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Forum topic by BetTheFarm posted 04-01-2011 04:37 PM 4704 views 0 times favorited 6 replies Add to Favorites Watch
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BetTheFarm

14 posts in 2111 days


04-01-2011 04:37 PM

Hello all,

I am fortunate enough to live in a Victorian home that is decorated with American Chestnut millwork – trim, raised-panel wainscoting, doors, etc. Of course, since the house is nearly 120 years old, there are some pieces that are in need of repair or are missing altogether.

Since American Chestnut is no longer available, I may have to use a different species to mill replacement moulding, etc. Could anyone recommend another species of wood that would finish like Chestnut (all of the woodwork is currently shellacked).

Thanks for your advice!


6 replies so far

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saddletramp

1096 posts in 2103 days


#1 posted 04-01-2011 05:04 PM

Try Googleing: reclaimed wood chestnut. You should get a number of sites that have reclaimed chestnut available.

-- ♫♪♪♫♫ Saddletramp, saddletramp, I'm as free as the breeze and I ride where I please, saddletramp ♪♪♪♫♪ ...... Bob W....NW Michigan (Traverse City area)

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Howie

2656 posts in 2388 days


#2 posted 04-01-2011 10:59 PM

Hey Bet, have you got a picture of your wood?

-- Life is good.

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BetTheFarm

14 posts in 2111 days


#3 posted 04-01-2011 11:46 PM

I was trying to avoid purchasing reclaimed Chestnut since most of it is “wormy”. It is also expensive, and I need several long, narrow pieces for baseboard trim. It’s hard to find that dimension on the reclaimed market as far as I can tell.

Here are two pics of some of the woodwork. The floors are Southern Pine and the stair treads are Oak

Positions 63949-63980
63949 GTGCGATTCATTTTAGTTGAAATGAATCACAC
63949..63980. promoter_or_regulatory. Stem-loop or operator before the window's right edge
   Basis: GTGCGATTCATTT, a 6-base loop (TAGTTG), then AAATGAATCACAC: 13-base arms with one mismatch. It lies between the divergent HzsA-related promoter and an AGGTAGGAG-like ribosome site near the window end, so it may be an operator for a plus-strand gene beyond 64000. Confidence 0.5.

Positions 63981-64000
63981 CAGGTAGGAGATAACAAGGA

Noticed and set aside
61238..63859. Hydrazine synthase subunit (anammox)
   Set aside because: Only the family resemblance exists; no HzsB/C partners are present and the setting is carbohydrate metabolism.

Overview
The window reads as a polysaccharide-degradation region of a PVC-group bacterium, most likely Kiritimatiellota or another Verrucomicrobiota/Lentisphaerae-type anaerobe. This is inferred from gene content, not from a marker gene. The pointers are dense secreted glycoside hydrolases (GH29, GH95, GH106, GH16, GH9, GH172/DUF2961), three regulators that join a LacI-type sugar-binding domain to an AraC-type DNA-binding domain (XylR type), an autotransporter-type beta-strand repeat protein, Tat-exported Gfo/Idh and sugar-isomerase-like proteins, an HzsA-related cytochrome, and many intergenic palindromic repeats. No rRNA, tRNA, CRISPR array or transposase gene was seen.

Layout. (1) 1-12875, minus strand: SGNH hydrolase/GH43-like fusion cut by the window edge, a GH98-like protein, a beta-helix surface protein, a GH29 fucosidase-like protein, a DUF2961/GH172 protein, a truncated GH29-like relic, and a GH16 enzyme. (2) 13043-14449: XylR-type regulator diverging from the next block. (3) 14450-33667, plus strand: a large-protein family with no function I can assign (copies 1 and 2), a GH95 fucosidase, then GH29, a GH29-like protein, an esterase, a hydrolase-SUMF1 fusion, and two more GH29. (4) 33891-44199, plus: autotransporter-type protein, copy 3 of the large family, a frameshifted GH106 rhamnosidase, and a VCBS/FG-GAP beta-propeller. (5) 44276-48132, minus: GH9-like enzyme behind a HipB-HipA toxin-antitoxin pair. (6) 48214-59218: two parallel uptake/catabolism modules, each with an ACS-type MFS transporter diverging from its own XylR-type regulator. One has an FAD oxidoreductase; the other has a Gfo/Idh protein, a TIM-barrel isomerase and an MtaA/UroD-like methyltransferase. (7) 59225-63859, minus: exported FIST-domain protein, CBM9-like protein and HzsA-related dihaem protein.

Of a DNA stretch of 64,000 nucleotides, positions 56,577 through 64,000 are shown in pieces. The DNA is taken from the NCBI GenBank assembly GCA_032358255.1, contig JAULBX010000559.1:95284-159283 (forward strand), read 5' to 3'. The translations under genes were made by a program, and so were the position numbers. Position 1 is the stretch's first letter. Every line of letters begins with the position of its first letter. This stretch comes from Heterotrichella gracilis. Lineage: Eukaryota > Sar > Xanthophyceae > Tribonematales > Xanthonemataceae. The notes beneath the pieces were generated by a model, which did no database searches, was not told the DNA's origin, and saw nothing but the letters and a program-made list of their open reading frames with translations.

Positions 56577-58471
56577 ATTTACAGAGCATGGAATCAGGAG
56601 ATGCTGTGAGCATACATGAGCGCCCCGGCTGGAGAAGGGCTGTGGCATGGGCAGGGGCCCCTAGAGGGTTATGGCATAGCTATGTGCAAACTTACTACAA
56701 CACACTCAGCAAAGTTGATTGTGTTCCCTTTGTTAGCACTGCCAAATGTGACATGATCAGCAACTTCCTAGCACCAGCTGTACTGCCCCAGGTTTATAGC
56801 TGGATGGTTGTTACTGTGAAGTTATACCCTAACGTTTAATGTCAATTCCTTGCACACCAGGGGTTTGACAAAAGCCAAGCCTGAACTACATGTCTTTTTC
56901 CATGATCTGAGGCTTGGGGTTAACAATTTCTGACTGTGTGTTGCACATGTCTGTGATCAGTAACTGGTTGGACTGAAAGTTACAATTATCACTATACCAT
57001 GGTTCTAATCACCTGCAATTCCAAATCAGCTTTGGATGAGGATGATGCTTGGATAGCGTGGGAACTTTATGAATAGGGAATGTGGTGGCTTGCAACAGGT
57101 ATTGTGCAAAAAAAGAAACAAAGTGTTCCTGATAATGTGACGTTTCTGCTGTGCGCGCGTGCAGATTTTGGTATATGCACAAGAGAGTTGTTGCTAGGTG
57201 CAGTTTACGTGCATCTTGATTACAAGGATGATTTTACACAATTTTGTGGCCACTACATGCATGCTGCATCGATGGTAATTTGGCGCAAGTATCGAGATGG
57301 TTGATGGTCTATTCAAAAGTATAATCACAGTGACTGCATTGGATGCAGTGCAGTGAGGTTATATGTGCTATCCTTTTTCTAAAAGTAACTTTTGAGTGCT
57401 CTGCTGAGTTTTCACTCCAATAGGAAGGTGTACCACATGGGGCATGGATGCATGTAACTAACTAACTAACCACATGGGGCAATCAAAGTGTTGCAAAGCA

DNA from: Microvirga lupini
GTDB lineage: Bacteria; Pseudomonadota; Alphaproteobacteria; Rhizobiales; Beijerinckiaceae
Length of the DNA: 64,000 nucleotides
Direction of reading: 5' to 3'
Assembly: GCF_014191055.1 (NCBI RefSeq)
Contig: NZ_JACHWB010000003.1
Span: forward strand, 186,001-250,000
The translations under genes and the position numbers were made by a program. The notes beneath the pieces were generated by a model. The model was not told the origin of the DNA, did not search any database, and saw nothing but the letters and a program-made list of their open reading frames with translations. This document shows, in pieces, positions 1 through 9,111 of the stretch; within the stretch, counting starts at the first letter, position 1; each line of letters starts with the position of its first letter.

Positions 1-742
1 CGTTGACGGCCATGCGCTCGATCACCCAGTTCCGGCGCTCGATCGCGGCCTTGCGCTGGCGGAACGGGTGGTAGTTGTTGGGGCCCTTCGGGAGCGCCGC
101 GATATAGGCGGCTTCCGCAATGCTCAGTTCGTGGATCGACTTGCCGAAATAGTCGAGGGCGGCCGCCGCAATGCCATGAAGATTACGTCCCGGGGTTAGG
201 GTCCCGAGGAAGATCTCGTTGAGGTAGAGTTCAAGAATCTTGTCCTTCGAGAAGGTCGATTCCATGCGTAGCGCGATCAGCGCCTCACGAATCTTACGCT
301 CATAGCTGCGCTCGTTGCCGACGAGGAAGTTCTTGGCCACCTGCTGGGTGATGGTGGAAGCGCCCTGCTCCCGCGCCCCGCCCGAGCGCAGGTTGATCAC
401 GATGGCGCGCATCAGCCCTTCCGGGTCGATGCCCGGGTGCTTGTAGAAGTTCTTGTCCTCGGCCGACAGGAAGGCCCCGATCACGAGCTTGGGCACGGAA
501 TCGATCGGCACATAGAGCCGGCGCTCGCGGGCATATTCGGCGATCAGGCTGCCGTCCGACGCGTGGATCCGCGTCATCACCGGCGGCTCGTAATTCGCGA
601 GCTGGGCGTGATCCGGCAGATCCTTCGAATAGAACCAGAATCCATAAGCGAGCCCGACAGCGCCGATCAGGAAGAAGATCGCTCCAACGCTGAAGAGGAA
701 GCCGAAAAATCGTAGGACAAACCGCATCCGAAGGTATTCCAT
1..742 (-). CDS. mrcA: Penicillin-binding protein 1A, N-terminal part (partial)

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Howie

2656 posts in 2388 days


#4 posted 04-02-2011 02:01 PM

Have you thought of Poplar with a Chestnut stain?(see the sofa table in my projects) I’ve had very good results with it. Just be sure and use a blotch control. With a little experiment you could probably mix chestnut with a little mahogany to get the color right. Sand to 220.

-- Life is good.

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pvwoodcrafts

234 posts in 3386 days


#5 posted 04-02-2011 02:40 PM

Butternut is very good substitute for chestnut although a little on the soft side. But there is lots of chestnut out there yet. A friend of mine found a stash of virgin chestnut couple years ago. never had a nail in it.the most exciting part was when we found a stack of 6/4×18 to 22 in 18 ’ planks of Clear chestnut hidden in amongst it. He still has most of it. Started with around 15,000 bd ft. What a find

-- mike & judy western md. www. pvwoodcrafts.com pvwccf1@verizon.net

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fussy

980 posts in 2516 days


#6 posted 04-03-2011 06:07 AM

Ash with the right stain would nearly be a dead ringer for chestnut, plus it would be considerably harder.
To say nothing about cheaper.

Steve

-- Steve in KY. 44 years so far with my lovely bride. Think I'll keep her.

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